In India, medical professionals have been sentenced to prison for the first time for using ultrasound technology to determine the sex of an unborn baby. The practice has facilitated the abortion of millions of female fetuses in a country where boys have traditionally been preferred over girls.
A doctor and his assistant in the northern state of Haryana have been jailed for two years, after local authorities sent decoy patients to the doctor's clinic to determine the gender of the women's fetuses.
The prosecution said the doctor used ultrasound to determine the fetuses' sex, and when one was found to be a female, he promised the mother he would "take care" of it.
India banned ultrasound tests done to determine the sex of a fetus in 1994, after it was realized how parents across the country were using the technology. But the practice continues.
Indian experts say at least six-million female fetuses have been eliminated during the past 20 years due to sex-selective abortions. A recent study by the British medical journal The Lancet put the number as high as 10 million.
A consultant with the Center for Women's Development Studies, Sabu George, says authorities must do more to clamp down on doctors for whom such tests and abortions have become a multi-million dollar business.
"It is not difficult to stop the crime, everybody knows which doctors are doing it in any town or any village. So this is public knowledge where it is happening," George said. "But somehow the civil society organizations do not give it adequate priority in terms of stopping the crime, they are not seeing it as genocide."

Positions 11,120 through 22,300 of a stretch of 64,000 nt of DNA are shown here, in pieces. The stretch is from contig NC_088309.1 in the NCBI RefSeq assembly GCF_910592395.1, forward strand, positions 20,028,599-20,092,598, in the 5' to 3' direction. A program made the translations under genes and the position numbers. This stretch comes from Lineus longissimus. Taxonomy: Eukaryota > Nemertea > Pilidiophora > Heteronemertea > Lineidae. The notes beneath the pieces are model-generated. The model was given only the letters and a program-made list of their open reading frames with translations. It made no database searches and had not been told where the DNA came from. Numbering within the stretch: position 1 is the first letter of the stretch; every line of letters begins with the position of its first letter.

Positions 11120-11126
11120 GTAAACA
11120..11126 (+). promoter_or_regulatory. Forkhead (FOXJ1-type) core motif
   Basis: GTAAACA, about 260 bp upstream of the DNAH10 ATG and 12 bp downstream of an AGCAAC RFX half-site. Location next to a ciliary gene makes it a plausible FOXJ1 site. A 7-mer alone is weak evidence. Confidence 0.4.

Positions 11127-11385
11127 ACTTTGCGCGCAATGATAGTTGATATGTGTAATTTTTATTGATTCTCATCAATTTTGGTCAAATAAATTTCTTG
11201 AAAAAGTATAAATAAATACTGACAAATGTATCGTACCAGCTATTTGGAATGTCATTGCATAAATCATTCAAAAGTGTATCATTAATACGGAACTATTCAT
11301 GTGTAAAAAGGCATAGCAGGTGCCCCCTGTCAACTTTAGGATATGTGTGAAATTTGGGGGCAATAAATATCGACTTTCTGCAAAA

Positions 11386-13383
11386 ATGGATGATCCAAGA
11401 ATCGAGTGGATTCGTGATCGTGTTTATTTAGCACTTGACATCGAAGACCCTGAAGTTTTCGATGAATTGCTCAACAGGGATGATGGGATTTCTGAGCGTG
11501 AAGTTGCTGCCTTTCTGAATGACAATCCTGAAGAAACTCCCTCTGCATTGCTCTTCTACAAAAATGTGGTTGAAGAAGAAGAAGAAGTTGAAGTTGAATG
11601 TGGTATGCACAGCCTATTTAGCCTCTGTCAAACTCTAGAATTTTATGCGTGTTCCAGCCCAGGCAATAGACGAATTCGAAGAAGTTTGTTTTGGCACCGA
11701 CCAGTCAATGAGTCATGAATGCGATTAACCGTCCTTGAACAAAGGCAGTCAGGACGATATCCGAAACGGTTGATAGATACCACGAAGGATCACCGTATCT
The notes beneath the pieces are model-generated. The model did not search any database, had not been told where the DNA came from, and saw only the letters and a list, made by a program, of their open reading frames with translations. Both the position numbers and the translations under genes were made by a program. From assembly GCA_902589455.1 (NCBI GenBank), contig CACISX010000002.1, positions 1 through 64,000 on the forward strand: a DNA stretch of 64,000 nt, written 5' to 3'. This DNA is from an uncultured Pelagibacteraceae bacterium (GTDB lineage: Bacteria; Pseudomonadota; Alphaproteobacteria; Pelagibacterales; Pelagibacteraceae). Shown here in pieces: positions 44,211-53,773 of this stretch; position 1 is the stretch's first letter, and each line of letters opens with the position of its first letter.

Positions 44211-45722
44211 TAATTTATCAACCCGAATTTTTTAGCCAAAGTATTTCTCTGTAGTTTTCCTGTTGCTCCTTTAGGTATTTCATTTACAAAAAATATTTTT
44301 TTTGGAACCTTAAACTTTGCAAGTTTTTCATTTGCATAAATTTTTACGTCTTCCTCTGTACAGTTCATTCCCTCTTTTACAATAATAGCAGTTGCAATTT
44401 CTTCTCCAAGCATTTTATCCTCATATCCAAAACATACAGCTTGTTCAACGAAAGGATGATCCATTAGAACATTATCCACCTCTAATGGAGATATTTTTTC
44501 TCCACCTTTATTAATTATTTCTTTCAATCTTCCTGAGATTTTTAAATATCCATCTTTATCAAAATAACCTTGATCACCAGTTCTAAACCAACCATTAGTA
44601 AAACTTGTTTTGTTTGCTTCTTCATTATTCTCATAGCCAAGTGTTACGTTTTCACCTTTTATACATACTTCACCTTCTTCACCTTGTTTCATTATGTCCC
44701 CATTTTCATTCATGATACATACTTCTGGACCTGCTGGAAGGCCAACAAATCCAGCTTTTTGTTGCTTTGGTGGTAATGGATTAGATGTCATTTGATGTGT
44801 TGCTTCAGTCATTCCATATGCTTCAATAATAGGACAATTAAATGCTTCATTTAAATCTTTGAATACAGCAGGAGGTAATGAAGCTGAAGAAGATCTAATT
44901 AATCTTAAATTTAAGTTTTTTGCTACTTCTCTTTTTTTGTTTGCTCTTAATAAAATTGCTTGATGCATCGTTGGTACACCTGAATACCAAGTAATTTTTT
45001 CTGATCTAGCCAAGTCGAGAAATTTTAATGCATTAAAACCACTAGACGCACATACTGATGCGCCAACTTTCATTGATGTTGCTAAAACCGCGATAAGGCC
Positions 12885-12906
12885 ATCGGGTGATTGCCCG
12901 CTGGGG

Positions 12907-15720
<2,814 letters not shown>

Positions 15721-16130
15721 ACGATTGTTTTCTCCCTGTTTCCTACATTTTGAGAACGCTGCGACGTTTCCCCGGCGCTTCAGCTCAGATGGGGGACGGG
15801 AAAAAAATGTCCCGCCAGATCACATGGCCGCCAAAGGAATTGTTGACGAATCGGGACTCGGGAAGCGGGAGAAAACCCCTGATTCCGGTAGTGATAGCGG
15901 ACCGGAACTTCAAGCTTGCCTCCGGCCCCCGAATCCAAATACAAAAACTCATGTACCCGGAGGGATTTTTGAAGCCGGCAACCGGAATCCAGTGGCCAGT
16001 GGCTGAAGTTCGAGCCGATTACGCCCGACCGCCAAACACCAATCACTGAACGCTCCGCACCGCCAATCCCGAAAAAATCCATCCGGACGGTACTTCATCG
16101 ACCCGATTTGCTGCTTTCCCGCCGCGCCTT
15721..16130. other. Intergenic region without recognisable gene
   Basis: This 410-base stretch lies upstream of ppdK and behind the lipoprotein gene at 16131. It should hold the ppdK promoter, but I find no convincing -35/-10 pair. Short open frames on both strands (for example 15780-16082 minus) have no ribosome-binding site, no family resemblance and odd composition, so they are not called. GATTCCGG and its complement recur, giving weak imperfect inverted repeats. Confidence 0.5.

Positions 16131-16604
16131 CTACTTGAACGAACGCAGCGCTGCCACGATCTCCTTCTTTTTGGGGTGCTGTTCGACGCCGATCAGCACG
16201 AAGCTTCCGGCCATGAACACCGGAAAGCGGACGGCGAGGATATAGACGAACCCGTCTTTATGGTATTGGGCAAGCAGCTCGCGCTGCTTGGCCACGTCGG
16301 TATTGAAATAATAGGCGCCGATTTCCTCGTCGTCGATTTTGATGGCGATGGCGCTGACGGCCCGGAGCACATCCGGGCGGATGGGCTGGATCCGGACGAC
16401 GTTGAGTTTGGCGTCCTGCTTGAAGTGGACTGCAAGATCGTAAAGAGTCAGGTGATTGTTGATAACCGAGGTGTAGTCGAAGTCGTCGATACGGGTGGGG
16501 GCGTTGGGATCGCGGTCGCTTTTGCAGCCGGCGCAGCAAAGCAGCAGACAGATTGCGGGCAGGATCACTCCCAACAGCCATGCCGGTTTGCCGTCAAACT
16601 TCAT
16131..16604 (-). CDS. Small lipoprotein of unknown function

Social activists campaigning to stop the practice hope the recent conviction and jailing will act as a deterrent to thousands of doctors who conduct such tests, but have never faced prison due to a lax enforcement system.
There has only been one previous prosecution under the law banning ultrasound for sex determination, and it led to a fine for improper maintenance of records.
The practice of aborting females has led to a highly skewed sex ratio in the country. The 2001 census found that the number of women for every 1,000 men had dipped to 933, from 972 a century ago. In some parts of the affluent north, including the Indian capital, the ratio of women to men is even lower.
Social activists say the practice cuts across urban and rural areas as well as social classes.
They say gender selection is part of a larger problem in a society where a girl child is discriminated against, and is considered a liability because parents must pay a dowry when she gets married.